Police chiefs in North said there was no law ‘against telling lies’ (The Irish Times)

John Stalker affair and shoot-to-kill policy cover-up were major topics of conversation

Senior police chiefs in Northern Ireland during the 1980s said there was no law “against telling lies” when pressed about the suspected cover-up of an alleged shoot-to-kill policy, according to newly-released State files.

In documents marked “Secret”, an Irish diplomat reported back to Dublin about a meeting with his “usual contact” in Belfast, who had sources among paramilitaries, politicians and police.

During the meeting on April 7th, 1987, the Irish government’s secret contact said he had attended a dinner hosted by the then Royal Ulster Constabulary (RUC) chief constable, John Hermon, which was attended by a number of senior officers.

The “Stalker affair was a major topic of conversation”.

The contact said when asked “whether the RUC’s actions amounted to a conspiracy to obstruct the course of justice” that one of the senior officers replied: “There’s no law in the land against telling lies.”

According to the document, Hermon “explicitly supported him on this”.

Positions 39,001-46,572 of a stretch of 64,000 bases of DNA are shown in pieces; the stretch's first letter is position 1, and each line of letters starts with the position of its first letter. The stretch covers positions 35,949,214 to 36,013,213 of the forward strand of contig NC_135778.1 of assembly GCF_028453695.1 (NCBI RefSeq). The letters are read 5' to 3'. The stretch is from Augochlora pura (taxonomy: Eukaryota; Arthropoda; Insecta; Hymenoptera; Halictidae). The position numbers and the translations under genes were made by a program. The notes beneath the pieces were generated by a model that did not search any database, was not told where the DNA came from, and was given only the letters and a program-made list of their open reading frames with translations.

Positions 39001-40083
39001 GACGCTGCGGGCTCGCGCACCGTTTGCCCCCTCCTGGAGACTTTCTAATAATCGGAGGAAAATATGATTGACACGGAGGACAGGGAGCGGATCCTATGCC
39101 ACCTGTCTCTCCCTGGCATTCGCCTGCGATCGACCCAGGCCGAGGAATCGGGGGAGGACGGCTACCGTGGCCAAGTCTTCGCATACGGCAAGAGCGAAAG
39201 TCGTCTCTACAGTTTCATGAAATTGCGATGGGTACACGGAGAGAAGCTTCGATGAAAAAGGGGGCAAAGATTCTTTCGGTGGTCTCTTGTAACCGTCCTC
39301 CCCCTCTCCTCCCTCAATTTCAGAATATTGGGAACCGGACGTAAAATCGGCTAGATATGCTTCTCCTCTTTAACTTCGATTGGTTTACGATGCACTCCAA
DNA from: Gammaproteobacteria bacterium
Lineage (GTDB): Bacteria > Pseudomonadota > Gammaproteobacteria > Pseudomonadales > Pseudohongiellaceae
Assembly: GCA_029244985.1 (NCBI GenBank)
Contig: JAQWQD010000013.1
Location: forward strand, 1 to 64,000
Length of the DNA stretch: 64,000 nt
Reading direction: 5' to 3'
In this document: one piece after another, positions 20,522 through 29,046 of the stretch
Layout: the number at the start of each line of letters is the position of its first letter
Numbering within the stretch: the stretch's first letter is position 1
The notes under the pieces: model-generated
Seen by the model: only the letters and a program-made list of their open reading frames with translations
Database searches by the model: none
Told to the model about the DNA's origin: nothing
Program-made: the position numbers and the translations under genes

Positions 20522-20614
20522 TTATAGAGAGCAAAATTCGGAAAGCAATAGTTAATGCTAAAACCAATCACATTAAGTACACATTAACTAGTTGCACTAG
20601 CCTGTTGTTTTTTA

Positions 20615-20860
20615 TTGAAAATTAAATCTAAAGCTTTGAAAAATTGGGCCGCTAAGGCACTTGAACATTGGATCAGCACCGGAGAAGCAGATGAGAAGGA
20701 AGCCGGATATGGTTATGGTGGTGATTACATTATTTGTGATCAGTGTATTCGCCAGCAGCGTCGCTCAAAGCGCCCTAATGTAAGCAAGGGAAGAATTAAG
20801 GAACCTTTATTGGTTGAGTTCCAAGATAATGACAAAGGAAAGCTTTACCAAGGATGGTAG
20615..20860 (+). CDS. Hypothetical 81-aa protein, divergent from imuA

Controversial episodes

During the dinner, the RUC officers engaged in “a sustained character assassination of John Stalker, saying he had not done detective work since the Moors killing 20 years ago and that he was a shameless publicity seeker who had left all the hard work to his deputy, Thorburn”, the contact said.

In what was one of the most controversial episodes of the Troubles, Stalker was asked to investigate a suspected cover-up over the RUC killings of six unarmed men in 1982.

The then deputy chief constable of Greater Manchester Police was taken off the case at the moment he believed he was about to obtain an MI5 tape of one of the shootings.

‘Particular criticism’

The Irish government contact said a “particular criticism” of Stalker by the RUC chiefs during the dinner was that he “had revealed to the media the existence of MI5 bugging devices”.


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